The announcement by the United States that it intends to enter into direct negotiations with the Afghan Taliban represents a significant opportunity to manage the Western ‘exit’ from the country by the end of 2014. The fact that the announcement was made at the G8 meeting and that the Taliban have not rejected it is relatively promising.
On the other hand, President Karzai’s angry reaction, suspending US-Afghan negotiations on post-2014 security arrangements and his refusal to participate in any peace process with the Taliban until there is Afghan leadership of such talks highlights the inherent difficulties of bringing all the relevant parties together in a meaningful negotiation process.
Efforts to establish a joined-up process as part of the Western exit strategy from Afghanistan have a relatively long history. The announcement by the US, carefully synchronised with respective statements coming out of Pakistan and Qatar, is, in many ways, the culmination of developments that go back for more than two years.
Most significantly, almost exactly to the day two years ago, the creation of United Nations Security Council of Resolutions 1988 and 1989, separating the formerly single sanctions list against the Taliban and al-Qaeda into two created an opportunity, now fully realised, for some sections among the Afghan Taliban to establish a “political wing” to enter into negotiations.
Who will run the talks?
The question, however, that remains open, and has been put into sharp relief by Karzai’s decision to put a halt on Afghan-US relations and to boycott US-Taliban peace negotiations, is who will call the shots and ultimately decide on the future of Afghanistan. While it is clearly a matter first and foremost for Afghans to decide their future, it would be foolish to deny that the US, even as it and its allies prepare for exit, remains a key player in the conflict in Afghanistan.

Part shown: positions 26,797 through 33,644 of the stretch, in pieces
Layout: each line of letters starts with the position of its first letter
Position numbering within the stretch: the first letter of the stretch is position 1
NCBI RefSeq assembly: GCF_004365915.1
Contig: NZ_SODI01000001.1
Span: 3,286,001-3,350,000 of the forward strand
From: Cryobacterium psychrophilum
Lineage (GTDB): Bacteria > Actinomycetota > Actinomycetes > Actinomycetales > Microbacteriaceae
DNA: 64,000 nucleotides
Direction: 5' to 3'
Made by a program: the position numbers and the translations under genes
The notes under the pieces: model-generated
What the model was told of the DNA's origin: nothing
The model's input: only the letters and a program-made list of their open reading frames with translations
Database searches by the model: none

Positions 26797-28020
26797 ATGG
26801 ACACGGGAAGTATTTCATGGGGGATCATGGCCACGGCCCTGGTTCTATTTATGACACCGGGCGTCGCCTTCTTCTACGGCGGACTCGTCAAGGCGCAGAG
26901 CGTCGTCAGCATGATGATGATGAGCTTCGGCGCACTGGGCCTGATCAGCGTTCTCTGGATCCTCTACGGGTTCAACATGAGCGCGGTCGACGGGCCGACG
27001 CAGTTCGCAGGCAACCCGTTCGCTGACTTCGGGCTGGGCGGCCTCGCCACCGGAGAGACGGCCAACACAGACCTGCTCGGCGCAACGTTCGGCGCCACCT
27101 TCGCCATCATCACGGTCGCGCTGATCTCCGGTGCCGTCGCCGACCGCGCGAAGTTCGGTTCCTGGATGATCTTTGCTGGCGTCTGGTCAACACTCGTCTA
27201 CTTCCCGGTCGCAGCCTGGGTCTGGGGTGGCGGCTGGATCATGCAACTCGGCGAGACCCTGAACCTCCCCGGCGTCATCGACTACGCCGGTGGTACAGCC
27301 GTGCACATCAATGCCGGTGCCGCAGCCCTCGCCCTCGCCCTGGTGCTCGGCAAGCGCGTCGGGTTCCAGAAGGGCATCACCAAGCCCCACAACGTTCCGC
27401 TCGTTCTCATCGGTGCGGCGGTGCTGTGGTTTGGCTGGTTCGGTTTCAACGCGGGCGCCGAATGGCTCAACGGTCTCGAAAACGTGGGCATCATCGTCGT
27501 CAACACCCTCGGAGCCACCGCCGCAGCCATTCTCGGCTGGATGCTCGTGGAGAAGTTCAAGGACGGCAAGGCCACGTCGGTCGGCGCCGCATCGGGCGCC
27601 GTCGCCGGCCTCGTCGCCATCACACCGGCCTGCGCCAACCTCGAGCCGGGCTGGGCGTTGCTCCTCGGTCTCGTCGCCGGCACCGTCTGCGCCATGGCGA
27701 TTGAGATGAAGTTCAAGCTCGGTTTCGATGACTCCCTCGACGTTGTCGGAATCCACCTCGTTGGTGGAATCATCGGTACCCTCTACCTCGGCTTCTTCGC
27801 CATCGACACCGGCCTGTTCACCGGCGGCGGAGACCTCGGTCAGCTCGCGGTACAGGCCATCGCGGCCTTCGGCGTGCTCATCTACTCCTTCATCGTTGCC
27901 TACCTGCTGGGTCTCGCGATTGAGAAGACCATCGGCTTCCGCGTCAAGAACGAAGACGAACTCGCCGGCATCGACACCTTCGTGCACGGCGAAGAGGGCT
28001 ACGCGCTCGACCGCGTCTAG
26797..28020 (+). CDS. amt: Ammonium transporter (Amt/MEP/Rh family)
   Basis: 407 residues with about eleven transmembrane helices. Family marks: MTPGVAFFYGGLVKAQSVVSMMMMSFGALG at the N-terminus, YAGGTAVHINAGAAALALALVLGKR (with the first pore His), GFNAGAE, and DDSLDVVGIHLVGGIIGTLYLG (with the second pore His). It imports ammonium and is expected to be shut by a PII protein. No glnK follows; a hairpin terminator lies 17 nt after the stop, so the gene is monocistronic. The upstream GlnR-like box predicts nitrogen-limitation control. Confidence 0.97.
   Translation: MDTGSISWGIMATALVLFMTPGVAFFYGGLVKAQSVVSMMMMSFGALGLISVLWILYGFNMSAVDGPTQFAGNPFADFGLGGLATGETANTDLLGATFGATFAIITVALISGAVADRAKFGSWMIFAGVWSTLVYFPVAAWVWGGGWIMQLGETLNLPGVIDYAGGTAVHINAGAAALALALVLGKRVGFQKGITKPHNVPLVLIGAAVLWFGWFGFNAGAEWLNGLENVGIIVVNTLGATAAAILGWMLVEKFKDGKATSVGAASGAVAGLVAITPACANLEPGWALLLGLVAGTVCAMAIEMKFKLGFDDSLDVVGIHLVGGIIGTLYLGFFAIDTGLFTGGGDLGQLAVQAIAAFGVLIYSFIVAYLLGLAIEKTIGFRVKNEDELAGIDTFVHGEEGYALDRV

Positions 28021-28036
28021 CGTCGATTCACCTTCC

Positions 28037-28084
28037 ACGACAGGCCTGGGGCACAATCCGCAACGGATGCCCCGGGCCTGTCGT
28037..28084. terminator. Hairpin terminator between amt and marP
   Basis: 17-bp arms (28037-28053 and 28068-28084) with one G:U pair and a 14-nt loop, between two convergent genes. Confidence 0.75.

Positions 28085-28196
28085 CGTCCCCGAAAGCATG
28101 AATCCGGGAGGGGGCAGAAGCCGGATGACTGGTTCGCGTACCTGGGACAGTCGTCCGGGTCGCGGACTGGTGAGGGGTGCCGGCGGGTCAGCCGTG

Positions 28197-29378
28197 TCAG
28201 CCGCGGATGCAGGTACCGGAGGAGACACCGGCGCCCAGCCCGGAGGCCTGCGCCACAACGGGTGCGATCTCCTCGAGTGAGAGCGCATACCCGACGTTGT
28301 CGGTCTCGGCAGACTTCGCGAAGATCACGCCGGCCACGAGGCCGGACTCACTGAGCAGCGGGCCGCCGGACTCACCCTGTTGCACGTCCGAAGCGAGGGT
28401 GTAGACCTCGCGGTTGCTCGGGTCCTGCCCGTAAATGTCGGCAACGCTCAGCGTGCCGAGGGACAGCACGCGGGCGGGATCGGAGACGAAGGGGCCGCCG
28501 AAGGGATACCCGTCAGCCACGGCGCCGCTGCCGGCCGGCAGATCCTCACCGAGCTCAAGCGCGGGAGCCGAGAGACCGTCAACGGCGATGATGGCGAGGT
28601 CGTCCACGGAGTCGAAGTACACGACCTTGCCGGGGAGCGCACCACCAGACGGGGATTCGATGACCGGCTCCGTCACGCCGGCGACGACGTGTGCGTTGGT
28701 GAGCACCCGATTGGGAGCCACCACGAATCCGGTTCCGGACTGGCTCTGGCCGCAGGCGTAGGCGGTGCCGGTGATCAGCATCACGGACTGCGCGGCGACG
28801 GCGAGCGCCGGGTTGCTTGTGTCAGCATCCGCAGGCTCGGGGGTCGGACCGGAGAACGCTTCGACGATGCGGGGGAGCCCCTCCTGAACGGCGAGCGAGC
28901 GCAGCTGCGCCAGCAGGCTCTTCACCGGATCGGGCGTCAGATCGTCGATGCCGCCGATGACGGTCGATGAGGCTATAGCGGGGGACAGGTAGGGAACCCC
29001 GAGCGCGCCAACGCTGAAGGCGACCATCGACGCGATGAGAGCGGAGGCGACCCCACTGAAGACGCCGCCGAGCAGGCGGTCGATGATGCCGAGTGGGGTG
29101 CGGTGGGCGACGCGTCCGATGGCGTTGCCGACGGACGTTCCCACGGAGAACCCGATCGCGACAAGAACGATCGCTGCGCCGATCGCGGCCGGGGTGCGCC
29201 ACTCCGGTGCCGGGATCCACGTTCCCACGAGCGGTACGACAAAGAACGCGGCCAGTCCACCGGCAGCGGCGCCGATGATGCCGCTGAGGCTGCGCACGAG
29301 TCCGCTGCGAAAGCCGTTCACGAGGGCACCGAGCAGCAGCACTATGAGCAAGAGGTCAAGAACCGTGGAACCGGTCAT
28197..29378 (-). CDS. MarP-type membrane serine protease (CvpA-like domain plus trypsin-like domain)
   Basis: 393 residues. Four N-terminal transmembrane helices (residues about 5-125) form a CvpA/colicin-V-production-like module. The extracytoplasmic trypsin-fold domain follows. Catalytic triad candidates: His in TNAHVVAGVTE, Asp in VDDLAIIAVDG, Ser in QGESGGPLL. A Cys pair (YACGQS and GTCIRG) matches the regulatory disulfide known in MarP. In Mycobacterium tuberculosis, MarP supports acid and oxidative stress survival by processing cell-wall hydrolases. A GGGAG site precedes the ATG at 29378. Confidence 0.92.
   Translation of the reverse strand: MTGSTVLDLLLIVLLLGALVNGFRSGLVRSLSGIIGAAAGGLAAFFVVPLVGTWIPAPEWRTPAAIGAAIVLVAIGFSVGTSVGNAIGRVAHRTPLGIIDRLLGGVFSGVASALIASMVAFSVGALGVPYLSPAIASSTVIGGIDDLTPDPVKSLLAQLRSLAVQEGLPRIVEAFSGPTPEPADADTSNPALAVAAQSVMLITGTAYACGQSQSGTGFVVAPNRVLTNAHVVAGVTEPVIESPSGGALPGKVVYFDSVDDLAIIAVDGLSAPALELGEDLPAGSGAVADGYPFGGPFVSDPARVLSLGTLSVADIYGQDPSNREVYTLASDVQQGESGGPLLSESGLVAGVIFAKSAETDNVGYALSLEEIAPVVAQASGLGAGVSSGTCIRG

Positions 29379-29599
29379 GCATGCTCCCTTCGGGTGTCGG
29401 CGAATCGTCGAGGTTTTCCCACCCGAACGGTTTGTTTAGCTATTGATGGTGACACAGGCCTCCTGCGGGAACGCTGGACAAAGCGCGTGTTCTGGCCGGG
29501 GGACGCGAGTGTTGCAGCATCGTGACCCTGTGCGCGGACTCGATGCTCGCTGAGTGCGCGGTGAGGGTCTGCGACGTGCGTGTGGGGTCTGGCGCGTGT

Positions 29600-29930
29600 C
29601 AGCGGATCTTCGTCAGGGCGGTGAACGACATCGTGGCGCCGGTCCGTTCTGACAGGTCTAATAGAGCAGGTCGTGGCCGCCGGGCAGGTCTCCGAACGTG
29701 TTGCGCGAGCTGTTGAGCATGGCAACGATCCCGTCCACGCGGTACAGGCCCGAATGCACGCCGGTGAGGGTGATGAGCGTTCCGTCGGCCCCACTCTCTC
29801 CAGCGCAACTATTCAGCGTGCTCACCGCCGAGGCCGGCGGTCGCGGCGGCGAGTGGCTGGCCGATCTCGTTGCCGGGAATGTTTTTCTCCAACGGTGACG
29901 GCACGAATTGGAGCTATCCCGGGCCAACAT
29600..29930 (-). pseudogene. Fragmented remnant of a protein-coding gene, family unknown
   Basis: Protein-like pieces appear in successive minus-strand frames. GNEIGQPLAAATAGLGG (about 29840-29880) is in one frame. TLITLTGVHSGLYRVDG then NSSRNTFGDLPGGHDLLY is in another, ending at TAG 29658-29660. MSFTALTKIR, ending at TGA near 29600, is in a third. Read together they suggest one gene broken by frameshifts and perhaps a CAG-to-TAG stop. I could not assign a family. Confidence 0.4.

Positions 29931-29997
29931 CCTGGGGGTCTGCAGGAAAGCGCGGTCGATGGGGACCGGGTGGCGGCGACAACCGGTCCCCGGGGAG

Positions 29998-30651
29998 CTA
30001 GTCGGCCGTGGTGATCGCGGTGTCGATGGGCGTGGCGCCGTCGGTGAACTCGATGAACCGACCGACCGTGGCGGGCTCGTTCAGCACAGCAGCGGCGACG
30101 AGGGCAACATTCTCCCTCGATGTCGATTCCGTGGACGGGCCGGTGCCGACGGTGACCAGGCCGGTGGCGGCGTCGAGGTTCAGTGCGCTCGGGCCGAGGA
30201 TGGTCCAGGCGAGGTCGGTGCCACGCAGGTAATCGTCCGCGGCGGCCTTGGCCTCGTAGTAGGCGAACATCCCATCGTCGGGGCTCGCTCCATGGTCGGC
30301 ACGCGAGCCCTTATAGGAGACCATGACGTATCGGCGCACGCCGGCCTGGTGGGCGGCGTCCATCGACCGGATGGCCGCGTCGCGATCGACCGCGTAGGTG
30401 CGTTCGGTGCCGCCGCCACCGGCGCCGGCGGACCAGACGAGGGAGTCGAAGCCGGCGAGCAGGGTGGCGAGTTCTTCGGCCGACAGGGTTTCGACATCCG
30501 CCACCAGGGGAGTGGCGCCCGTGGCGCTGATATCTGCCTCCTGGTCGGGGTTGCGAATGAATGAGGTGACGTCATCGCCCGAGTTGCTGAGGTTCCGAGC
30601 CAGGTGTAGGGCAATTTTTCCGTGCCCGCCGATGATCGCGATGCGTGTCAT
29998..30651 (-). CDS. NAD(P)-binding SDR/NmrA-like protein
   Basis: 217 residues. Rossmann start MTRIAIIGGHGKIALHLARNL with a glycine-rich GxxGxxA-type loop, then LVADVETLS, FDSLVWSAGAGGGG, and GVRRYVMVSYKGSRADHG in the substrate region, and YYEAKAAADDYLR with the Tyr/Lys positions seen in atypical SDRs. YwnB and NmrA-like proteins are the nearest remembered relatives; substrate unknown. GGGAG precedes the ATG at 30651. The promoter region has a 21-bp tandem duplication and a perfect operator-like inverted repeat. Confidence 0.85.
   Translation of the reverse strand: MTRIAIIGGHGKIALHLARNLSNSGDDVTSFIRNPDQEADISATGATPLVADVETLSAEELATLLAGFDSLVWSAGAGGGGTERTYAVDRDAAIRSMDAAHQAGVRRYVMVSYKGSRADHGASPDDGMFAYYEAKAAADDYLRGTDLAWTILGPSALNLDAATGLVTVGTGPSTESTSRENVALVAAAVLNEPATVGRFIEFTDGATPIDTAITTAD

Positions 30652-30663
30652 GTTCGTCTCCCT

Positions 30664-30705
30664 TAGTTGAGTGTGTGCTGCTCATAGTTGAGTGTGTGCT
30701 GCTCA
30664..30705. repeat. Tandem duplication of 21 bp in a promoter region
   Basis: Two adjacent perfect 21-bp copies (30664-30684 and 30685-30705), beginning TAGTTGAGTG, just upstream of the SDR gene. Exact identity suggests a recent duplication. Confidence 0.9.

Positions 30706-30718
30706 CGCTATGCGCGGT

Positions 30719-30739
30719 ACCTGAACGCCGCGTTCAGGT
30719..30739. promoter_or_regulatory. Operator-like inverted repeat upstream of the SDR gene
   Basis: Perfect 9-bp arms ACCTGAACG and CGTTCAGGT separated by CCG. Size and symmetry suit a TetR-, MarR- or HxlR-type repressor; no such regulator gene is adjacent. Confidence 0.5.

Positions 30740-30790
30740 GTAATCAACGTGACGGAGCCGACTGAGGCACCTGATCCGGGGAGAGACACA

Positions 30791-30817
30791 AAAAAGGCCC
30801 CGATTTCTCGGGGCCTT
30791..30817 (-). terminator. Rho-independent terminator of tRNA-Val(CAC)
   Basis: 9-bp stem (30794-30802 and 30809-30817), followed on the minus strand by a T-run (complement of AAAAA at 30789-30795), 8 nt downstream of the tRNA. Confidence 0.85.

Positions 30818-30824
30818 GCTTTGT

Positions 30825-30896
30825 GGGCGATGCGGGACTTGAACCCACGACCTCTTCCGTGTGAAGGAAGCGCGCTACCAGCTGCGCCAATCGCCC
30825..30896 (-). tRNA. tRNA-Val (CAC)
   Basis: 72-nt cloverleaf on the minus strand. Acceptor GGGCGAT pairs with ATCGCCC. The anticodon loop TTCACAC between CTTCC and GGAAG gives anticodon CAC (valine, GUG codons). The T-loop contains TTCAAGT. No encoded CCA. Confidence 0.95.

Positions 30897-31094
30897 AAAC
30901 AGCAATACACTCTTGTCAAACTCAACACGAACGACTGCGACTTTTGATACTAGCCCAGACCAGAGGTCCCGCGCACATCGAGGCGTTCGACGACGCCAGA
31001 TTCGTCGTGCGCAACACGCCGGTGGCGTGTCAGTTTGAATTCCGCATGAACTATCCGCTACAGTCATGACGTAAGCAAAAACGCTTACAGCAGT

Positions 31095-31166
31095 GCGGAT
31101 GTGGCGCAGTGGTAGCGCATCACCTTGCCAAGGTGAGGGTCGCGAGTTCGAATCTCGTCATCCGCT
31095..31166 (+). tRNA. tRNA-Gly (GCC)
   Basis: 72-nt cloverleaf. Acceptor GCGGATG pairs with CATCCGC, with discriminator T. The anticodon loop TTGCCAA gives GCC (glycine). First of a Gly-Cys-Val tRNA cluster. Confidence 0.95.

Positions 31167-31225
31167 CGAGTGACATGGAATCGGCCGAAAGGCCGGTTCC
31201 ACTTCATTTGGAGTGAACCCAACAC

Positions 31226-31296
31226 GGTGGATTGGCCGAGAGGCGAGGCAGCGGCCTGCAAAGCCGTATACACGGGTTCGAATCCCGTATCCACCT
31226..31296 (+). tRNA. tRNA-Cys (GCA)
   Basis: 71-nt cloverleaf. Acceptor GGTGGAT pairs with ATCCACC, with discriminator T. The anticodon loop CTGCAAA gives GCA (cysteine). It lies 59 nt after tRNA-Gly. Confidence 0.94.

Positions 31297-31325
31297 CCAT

This is for two reasons. On the one hand, the US is an actual party to the conflict, having invaded Afghanistan in an act of self-defence following the events of 9/11. Washington thus has a clearly obvious interest, and mandate, to be part of a settlement process with both the Afghan government and the Taliban. On the other hand, any deal on the future of Afghanistan will need strong international backing and guarantees, including security guarantees, which in turn will require the US to play some role.
Karzai’s insistence on an Afghan-led process is understandable in that it will be Afghans who will have to live under any settlement that might be agreed. Afghan leadership, and more so ownership, of the process is important, but no settlement will be sustainable unless it also involves the US and Pakistan and addresses a multitude of issues beyond governance arrangements in Afghanistan, including any future US presence in the country and relations between Afghanistan and Pakistan.
Where does Pakistan stand?
Yet the United States is not the only important outside player. Pakistan has been instrumental in pushing the Taliban to agree to direct talks and the UN Security Council will be crucial for both the success of negotiations and the implementation of any agreement achieved. As the main “sponsor” of the Afghan Taliban, Pakistan has leverage over its leadership, but is at the same time exposed to conflicts with its own Taliban. Pakistan has also had a complex, difficult, and arguably deteriorating relationship with the US for at least a decade.